Saturday, 25 May 2024

CyberSoulMan: Tee Dot Journalism (The Formative Years)

T. Watts at the KPFZ microphone. Courtesy photo.



…at the age of eight I was livin’ in the haight-

ashbury, if you prefer.

hangin’ with the flips, we wuz doin’ the dip

i was a stone cold procurer…

T. Watts, circa 1979

Though I was born in uh, San Fran Ditto, I spent many of my formative years in the East Bay – Oakland and Hayward.

The city was cool. We lived there until I was 10 years old.

I remember when my dad took me to the Boys Club in the Haight-Ashbury neighborhood we lived in and signed me up. I think I was in about the second grade.

Show and tell was a big thing then in the classroom. I remember sharing with my class about my new Boys Club membership. When I was done talking, an unusual thing happened. Every boy in the class got up and told the same story about how their dad had taken them to join the Boys Club. It was like some form of a mass hallucination or somethin’…

My dad also took me to Seals Stadium for my first baseball game experience. I was pretty young and pretty tiny. This was before the San Francisco Giants, Candlestick Park and Willie Mays. The minor league team called the San Francisco Seals played there. I was so small, the only visual recollection I have is seeing knees, grass, glimpses of uniformed ball players, more knees and more grass. Nonetheless, it was exciting. I stayed hooked on baseball a long, long time …

When I was 10 years old my folks moved us to North Oakland. They actually bought a property that contained a small mom and pop grocery store that was called Unity Grocery. The former owner was a man named Mr. Sweeny. He showed my parents the basics of grocering and bam, suddenly I was a 10-year-old grocery clerk after school and on weekends …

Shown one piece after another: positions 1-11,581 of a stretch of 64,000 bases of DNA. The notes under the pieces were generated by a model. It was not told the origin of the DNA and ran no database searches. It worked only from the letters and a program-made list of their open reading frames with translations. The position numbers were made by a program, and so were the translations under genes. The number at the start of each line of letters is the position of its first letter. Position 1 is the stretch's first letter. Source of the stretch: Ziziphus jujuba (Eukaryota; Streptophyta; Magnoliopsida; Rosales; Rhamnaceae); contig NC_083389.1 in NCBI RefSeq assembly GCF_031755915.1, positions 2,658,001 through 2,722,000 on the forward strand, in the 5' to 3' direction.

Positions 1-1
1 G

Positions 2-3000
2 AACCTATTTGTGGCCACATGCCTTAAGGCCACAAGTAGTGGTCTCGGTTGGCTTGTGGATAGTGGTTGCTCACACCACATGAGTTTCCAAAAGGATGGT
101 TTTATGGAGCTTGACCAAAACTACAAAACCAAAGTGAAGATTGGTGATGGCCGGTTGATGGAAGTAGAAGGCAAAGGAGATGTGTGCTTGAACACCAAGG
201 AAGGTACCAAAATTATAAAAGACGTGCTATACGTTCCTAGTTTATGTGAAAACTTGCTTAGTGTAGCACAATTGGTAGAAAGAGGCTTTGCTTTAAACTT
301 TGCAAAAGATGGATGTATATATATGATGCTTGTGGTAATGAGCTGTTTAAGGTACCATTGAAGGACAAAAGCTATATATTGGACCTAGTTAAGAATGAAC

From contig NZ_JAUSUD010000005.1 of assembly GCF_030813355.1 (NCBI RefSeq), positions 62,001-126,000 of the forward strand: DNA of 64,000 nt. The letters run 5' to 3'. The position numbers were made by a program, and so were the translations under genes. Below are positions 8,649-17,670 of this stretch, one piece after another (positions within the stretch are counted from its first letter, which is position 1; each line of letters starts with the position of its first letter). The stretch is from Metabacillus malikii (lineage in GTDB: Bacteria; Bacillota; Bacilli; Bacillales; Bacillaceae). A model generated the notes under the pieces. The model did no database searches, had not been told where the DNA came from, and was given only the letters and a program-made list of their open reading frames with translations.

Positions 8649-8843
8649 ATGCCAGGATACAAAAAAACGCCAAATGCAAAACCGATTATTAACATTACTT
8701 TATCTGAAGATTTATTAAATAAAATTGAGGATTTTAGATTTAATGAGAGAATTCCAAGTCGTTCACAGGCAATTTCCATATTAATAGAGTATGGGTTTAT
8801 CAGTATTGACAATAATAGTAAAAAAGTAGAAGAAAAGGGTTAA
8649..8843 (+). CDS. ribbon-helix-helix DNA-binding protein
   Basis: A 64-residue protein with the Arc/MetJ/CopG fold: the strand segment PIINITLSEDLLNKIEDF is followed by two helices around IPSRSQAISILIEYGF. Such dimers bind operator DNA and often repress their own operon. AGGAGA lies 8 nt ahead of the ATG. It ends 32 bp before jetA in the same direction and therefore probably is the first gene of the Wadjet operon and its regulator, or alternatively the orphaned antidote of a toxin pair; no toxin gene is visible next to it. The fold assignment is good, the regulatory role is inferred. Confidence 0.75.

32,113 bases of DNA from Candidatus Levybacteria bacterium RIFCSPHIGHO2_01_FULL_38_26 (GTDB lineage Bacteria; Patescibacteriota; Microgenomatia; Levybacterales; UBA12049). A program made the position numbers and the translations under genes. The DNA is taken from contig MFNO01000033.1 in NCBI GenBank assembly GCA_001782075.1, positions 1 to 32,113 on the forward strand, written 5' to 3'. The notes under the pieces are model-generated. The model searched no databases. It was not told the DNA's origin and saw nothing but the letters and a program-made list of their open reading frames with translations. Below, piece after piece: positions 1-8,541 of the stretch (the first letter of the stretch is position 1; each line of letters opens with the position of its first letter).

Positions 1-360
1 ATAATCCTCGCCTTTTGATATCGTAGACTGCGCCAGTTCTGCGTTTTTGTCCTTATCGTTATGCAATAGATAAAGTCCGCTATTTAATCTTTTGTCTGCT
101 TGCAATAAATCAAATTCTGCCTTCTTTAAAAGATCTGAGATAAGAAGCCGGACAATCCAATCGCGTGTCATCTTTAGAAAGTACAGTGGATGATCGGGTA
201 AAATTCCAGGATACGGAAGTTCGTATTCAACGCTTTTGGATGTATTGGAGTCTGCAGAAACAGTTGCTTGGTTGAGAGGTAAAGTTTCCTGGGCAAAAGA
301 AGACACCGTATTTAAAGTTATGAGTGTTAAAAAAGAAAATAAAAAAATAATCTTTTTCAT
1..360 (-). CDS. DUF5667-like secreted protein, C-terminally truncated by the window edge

When I was about 11, I really started getting into music and record collecting. The first record I ever bought was, “Will You Love Me Tomorrow,” by the Shirelles. There was a record shop around the corner from our house called Ray Dobard’s Music City. Ray Dobard was an infamous entrepreneur. He managed a record label and production companies. He recorded many Rhythm & Blues performers on the East Bay scene. He also cheated many, if not all, of them.

One bargain Mr. Dobard did have was the $.59 special. On weekends he sold 45 rpm records for $.59 or two for a dollar. That was like half off the regular price. He also had artists of some stature do promotional appearances. I traipsed down to Music City when an appearance by Little Richard was advertised. I only knew a little bit about Little Richard at the time. I’d seen him jamming on Bandstand, heard “Tutti Frutti” and “Lucille” on the radio and was entranced.

As I recall I was at Music City when Little Richard arrived. As he exited the vehicle parked at the curb, rose and extended to his full height, I for one, was completely astounded for you see, Little Richard was no little dude. He stood about 6 feet 6 inches tall. Ah, the contradictions of show business and life in general. He was sharp though!